Within the viewfinder of Michael Marlow's Nikon D5000 camera is a world full of creatures, alien to most, which might make people scream in horror.
But the mostly harmless creatures only look as if they came from the pages of a sci-fi comic book or horror movie. In actuality, millions of people walk by them every minute, completely unaware of their existence. It's for that reason that Marlow started photographing insects using a style called "macro photography" the art of taking a picture of something at close range to the camera, and he's sharing his passion with everyone.
"Bugs still kind of freak me out sometimes," Marlow admitted. "But I spend a lot of time taking pictures of them as close as I can get without scaring them off, so I get used to it after a while."
Despite the fangs, compound eyes, the squirming, and lethal looking stingers, Marlow captures something in his art that is seldom found or seen by the naked eye.
Having just finished his most recent exhibition at the North Adams Public Library, the Clarksburg resident is hoping the exposure will drive more people to visit his website, www.bugphoto.net, giving him the opportunity to chase his admiration of all things creepy and crawling full time.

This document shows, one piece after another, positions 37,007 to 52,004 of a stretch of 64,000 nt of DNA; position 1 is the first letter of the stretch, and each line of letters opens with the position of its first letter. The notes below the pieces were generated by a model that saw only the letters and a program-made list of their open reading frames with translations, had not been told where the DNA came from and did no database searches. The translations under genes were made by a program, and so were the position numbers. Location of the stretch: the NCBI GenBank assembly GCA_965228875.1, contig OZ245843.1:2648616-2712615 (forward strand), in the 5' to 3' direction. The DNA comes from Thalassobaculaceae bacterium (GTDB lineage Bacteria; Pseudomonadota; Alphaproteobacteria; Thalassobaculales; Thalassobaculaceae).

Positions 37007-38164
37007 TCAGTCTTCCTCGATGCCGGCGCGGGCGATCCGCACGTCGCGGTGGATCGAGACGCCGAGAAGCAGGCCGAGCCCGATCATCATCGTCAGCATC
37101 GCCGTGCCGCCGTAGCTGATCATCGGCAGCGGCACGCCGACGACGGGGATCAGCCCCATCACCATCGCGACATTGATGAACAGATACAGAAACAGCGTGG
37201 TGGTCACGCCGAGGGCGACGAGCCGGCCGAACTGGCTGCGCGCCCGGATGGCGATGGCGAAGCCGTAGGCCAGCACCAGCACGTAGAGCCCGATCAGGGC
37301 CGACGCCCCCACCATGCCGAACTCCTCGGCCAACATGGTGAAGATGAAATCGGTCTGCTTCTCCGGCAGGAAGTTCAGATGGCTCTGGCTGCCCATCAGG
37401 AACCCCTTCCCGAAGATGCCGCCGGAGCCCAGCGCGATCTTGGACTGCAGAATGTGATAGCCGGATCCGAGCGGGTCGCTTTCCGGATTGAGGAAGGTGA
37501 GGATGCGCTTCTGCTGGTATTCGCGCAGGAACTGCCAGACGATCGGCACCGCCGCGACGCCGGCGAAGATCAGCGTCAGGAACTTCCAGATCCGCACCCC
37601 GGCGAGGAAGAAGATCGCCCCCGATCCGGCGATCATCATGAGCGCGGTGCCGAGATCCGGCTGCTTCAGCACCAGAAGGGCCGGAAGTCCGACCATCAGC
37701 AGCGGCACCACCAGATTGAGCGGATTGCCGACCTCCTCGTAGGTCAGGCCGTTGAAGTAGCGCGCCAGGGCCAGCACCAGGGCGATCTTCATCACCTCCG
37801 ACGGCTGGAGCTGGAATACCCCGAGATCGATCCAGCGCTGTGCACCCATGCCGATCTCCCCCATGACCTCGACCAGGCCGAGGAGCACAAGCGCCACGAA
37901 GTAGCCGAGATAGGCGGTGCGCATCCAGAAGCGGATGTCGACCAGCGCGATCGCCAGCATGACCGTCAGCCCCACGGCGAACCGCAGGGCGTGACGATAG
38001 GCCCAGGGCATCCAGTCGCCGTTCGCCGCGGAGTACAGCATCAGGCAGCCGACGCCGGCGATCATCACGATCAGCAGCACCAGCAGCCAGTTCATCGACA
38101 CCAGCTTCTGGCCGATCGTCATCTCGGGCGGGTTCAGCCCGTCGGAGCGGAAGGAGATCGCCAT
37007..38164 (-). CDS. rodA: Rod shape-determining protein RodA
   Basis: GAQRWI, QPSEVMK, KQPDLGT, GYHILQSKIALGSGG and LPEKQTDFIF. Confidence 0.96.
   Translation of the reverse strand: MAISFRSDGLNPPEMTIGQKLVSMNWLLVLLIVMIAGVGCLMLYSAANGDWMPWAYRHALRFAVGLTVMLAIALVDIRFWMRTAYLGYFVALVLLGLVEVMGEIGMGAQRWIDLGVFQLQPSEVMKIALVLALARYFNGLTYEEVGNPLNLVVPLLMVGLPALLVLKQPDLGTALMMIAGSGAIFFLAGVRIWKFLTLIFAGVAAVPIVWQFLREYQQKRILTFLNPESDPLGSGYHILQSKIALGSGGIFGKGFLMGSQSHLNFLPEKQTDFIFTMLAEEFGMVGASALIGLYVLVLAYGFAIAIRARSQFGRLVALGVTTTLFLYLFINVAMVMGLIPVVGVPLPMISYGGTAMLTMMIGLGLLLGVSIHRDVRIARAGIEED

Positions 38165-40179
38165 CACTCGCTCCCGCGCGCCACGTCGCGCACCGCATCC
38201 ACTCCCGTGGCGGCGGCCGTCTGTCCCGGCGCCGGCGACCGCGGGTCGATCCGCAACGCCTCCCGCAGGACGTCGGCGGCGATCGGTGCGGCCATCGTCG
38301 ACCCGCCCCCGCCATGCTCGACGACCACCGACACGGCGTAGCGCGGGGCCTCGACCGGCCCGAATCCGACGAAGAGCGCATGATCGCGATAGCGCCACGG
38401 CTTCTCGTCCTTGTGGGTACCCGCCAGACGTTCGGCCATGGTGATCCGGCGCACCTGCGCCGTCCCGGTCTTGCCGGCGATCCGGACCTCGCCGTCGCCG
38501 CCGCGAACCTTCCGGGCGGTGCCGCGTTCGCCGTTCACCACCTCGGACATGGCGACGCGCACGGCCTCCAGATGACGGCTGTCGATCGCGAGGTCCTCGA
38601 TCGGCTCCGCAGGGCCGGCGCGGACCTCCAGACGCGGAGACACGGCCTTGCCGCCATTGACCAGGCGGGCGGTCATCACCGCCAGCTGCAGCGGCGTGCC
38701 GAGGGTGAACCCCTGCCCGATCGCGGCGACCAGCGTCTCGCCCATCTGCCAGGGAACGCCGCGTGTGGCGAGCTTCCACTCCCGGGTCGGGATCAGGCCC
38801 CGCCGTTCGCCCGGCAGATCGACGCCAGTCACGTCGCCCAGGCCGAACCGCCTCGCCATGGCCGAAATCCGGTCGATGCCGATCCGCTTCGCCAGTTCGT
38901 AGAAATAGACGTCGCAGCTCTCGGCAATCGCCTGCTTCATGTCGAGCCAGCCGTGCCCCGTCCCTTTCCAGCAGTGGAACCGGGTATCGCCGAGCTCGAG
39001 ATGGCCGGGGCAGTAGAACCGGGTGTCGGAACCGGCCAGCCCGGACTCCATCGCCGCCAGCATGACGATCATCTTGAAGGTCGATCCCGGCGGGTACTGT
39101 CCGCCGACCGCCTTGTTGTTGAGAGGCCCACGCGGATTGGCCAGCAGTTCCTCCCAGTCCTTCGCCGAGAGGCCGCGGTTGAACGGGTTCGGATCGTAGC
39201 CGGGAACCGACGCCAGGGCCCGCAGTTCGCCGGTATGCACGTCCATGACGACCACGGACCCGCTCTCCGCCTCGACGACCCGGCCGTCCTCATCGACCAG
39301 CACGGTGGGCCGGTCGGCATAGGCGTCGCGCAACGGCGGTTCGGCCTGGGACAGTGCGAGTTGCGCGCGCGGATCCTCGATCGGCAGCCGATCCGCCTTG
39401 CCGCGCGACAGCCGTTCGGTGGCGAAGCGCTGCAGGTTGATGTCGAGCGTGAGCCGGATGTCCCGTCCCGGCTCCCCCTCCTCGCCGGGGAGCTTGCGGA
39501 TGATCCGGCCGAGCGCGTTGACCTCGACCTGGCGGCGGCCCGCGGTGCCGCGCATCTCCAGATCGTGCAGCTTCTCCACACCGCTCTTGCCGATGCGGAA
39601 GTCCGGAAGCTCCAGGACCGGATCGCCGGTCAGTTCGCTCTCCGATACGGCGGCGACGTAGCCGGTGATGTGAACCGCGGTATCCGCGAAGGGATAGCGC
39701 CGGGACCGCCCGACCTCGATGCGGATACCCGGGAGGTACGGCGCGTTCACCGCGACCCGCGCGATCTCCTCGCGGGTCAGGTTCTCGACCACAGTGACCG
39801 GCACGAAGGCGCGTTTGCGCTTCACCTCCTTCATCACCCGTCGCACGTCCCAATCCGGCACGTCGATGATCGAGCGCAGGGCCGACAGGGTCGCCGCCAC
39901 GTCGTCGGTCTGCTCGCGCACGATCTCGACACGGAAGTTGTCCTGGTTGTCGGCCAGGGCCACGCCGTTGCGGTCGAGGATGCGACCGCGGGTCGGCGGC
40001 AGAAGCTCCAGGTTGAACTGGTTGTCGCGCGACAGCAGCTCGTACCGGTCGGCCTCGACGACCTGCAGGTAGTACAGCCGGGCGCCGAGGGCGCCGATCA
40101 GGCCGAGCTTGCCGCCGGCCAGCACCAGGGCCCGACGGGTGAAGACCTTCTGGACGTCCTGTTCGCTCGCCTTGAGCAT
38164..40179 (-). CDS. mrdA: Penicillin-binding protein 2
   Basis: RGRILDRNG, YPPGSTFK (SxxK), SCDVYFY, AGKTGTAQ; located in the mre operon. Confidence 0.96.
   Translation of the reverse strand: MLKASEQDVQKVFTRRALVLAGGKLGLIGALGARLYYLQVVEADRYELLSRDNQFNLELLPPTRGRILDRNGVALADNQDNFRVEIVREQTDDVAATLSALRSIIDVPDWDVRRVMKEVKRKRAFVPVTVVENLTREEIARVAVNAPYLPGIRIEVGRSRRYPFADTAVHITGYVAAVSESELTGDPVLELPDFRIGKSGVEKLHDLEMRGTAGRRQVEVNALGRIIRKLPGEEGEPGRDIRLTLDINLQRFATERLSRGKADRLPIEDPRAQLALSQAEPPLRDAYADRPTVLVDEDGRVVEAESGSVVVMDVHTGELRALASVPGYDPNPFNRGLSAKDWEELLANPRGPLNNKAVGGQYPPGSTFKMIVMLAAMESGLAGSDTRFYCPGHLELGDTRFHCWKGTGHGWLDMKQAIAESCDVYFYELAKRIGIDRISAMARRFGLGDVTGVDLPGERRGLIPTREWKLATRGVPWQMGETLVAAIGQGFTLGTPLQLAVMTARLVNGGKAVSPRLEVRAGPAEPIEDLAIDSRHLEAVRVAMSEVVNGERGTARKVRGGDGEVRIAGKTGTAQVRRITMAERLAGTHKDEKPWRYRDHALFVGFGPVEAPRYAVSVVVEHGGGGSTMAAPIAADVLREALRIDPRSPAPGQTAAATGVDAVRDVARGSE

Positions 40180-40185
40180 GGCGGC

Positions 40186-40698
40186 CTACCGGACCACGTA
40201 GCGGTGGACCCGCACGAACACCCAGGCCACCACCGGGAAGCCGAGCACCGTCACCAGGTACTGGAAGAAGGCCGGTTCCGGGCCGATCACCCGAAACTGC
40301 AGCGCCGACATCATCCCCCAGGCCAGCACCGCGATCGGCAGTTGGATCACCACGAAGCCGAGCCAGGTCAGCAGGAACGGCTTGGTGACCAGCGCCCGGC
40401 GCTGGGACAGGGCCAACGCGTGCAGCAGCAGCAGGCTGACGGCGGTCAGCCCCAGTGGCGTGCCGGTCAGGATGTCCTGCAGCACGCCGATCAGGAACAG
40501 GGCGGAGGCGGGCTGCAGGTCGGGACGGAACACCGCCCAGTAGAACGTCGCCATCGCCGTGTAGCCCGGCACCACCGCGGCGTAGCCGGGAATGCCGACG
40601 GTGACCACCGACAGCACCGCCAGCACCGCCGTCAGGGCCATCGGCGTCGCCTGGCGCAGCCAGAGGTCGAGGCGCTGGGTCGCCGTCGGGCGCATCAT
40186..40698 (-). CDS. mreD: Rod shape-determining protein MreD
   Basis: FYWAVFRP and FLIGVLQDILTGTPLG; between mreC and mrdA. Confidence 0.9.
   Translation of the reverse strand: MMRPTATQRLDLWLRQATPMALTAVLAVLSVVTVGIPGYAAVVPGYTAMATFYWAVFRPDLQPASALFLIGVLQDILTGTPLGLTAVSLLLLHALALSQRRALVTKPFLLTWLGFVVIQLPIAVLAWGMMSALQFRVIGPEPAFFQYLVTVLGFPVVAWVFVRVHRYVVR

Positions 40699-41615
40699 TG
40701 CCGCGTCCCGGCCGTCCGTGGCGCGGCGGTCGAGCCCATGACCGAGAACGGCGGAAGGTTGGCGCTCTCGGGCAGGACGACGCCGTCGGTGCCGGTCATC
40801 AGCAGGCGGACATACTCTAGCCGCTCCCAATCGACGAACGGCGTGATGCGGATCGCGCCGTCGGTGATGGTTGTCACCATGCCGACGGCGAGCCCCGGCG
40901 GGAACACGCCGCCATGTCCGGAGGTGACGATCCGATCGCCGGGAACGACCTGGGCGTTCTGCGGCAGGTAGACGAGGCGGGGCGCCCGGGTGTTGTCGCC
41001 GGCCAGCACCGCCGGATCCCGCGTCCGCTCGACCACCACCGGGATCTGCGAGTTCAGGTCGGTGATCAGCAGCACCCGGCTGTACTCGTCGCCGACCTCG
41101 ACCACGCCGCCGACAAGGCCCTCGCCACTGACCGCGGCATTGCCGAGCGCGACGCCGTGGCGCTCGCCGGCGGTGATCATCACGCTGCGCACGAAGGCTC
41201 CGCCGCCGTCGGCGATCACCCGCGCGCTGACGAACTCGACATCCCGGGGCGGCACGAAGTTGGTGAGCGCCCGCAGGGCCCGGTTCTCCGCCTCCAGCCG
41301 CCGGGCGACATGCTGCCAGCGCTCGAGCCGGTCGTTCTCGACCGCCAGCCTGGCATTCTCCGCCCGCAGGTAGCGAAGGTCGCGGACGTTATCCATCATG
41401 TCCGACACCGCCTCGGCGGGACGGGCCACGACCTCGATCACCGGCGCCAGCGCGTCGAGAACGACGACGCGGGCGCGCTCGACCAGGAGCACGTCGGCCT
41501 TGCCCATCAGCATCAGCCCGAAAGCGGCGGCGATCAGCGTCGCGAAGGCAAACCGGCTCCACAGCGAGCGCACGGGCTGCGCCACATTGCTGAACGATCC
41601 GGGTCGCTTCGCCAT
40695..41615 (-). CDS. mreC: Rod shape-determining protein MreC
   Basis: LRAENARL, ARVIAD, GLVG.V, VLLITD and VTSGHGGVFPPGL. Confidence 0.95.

Marlow's passion really started, he said, about six years ago, while he was on a family vacation and saw a large dragonfly whiz past him and land.
"I do this because I find these creatures beautiful, fascinating, enlightening, bizarre and somehow, transcendently representative of the human condition, survival," he said.
When he returned home, he opened his computer and spent hours going through photos of bugs on Flickr and thought to himself, "I can do this."
Thousands of photos later, Marlow's love of insects has only metamorphosed from a small cocoon to a lunar moth, his favorite creature to photograph.
"I hadn't seen any in the wild for at least 10 years, then this summer I was able to shoot seven of them in Clarksburg, I felt pretty lucky," Marlow said.
His love of macro photography, taking an image of something with the lens very close to the subject, typically takes him to nearby state parks to find jumping spiders. Last summer however, he made a special trip to Florida to see the vast difference in insect life. While on a hike he spotted several new species he'd never seen or heard of before, which can be tricky, he said.
"I'm not an entomologist, but by observing the bug's behavior you can learn and predict its movement," Marlow said. "It makes it a lot easier to photograph if you know what it's going to do."
Born and raised in North Adams, he went to Dartmouth College and earned his bachelor of arts in English and creative writing in 2001.
A combination of part-time jobs and online auction sales has allowed him to pursue his photography, although he said he is looking for employment.
An aspiring novelist, Marlow has yet to incorporate his love of bugs into his writing, but the idea has crossed his mind more than once.
"What I like about bugs is that they're not like people," he said. "I see a lot of similarities sure, but it's the fragility of their life and shortness of it that drives them to make such contrasting decisions."
To reach Josh Stilts:
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